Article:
Hello, Forums, does anyone know how to inform the cortex that a sensor may be disabled(came out of the cortex; etc.)? Sometimes, the pins in the cortex come out even with the cortex clips on, and this problem does not help during autonomous and doesn’t help when some of the robot’s functions are done autonomously.
It sounds like instead of making complicated code, simply zip tie the wires to the cortex. Never fails (at least for us)
True. Or even better, use the F o r c e to move your robot in auton
Well I tried that once and got DQ’d for “interacting with the robot during auton”
I used light sensors to control my auton with pieces of colored paper from outside the playing field. (Red == go forward, Blue == go backward, etc.) My rule breaking went under the radar, but one time my sensor got unplugged and I was disqualified when my robot jumped out of the field and attacked a refferee. (Not true)
You must not be an inexperienced jedi, you can control the ref’s minds stupid.
That only works on the weak-minded. The ref appeared to be a superior being, with enhanced intelligence. He was wearing a strange shirt made of black and white stripes. He had circular rings of special metal around his eyes. And he carried a strange gadget in his hand that could magically add up the scores on the field. I didn’t dare try to do the Jedi mind trick on him.
If what you say is true about him I wouldn’t try either
That sounds good, but it’s not only about the pins coming out, but a sensor failure is possible. I experienced this yesterday with a potentiometer failing (registering ridiculous values), even though it was in the cortex.
And this may not require a complex code, it could just be a function already in C.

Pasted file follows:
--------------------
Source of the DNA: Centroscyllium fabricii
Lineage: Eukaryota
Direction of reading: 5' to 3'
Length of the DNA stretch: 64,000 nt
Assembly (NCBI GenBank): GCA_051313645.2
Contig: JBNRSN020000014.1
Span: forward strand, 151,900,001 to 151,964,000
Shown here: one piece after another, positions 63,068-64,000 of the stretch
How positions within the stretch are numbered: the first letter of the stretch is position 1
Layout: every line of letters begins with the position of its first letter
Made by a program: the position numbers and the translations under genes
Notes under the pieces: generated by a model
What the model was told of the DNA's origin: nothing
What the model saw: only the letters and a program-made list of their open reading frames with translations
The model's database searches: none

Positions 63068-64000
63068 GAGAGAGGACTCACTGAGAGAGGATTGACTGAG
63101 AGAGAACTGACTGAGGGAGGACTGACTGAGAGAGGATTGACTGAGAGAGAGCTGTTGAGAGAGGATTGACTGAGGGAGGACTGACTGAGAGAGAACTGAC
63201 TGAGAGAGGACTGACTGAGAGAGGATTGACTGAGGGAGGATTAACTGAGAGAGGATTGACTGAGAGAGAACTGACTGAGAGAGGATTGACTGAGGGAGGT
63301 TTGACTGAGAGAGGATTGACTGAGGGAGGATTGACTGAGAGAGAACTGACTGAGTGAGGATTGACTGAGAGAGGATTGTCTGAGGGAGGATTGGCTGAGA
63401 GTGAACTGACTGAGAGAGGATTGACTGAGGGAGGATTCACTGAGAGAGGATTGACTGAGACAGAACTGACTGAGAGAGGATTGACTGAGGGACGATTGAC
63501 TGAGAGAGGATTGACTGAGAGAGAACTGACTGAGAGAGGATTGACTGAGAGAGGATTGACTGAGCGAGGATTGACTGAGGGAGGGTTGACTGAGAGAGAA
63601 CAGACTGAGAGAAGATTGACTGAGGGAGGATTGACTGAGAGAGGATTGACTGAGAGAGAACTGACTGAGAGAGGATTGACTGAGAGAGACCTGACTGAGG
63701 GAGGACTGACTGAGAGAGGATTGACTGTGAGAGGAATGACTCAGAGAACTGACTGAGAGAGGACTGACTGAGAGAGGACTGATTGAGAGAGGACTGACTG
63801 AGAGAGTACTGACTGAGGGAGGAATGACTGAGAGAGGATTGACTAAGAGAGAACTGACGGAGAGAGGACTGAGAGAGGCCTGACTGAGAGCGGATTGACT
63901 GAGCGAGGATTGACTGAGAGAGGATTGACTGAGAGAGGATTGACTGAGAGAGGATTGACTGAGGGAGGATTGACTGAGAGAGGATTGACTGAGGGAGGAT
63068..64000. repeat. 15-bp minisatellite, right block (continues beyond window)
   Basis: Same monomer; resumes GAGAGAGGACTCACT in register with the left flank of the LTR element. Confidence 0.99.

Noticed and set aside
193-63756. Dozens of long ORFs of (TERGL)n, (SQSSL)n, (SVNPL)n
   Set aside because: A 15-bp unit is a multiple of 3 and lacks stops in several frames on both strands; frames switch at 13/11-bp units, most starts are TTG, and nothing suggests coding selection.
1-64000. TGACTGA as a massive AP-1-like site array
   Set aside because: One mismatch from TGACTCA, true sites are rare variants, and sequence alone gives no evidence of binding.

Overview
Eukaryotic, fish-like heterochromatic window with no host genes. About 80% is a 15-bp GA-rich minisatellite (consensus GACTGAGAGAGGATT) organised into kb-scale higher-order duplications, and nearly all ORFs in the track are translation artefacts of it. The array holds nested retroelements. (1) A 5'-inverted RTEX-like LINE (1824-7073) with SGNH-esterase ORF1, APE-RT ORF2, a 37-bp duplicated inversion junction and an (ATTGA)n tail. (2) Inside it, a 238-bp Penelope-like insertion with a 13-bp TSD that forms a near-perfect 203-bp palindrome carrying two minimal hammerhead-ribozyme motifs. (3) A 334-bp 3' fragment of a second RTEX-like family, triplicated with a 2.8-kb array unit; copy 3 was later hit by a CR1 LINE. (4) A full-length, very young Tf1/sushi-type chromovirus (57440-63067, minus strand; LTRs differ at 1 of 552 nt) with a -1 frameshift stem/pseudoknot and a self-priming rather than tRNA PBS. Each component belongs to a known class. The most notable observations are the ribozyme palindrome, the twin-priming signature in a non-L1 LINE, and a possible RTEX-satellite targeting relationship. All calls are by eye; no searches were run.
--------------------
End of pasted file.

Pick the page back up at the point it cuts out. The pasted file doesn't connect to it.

So I was going to reply saying that sadly the only sensors you could detect robustly would be analog sensors. But you were have an issue with an analog sensor so I guess this will work.
It should be pretty easy to detect if the port is floating (not plugged in). All unplugged analog sensors have roughly the same value, right around 275 assuming I am remembering properly.
Digital ports would be really tricky to do robustly. I am struggling to come up with a better answer than run every mechanism for a quarter second and verify the sensor moved correctly.
So even pretending we have a good system to detect if something is unplugged what would you do with such a system.
If your robot can’t do anything to fix a fault that has been detected is there really a good reason to detect it? You could probably abort all lift related motion if a sensor goes down? Maybe you could switch to running an entirely separate autonomous that used time instead of sensors?
There are some few components controlled autonomously with a press of a button on our robot. When a sensor fails, we get screwed, so instead, when a sensor fails and the cortex detects it, I would want it to switch to manual control (I have to write a program for this of course).
And I mean “screwed” as in, it doesn’t jump out of the function since it’s not complete (they usually include while loops). When this happens, we lose control of that specific component unless we reboot the robot. And yes, I could have a tolerance time to make it jump out of the loop, but it makes driving less smooth for us.
So I would suggest having all your code detect if it fails to complete in a reasonable time. That isn’t too hard.
And analog sensors you can check if they are plugged in easily.
You know, Vex ships all new cortexes with this super handy clip that has never failed for me. Unfortunately, if you loose that clip, it’s game over. Replacement clips you can buy are totally different, (the zip tie ones) which I really don’t prefer. Even zip tied cables can wiggle out pretty easily, and it’s just such a hassle to cut a bunch of zip ties when you want to replace something. The original clips are really awesome, and I wish you could buy them separately. I was going to start another thread about this a long time ago, I guess I got caught up in other stuff.
But I don’t think it’s really worth complaining about at this point. V5 is only a couple months away.
watch them use the same clip system…
Those clips used to be sold separately, until they were replaced with the current zip tie clips. I also prefer the old ones – zip-tying that close to the Cortex only makes it harder to do last minute wiring changes, and the old clips didn’t need zip ties.
Well, all the new sensors will be backwards compatible, sooo…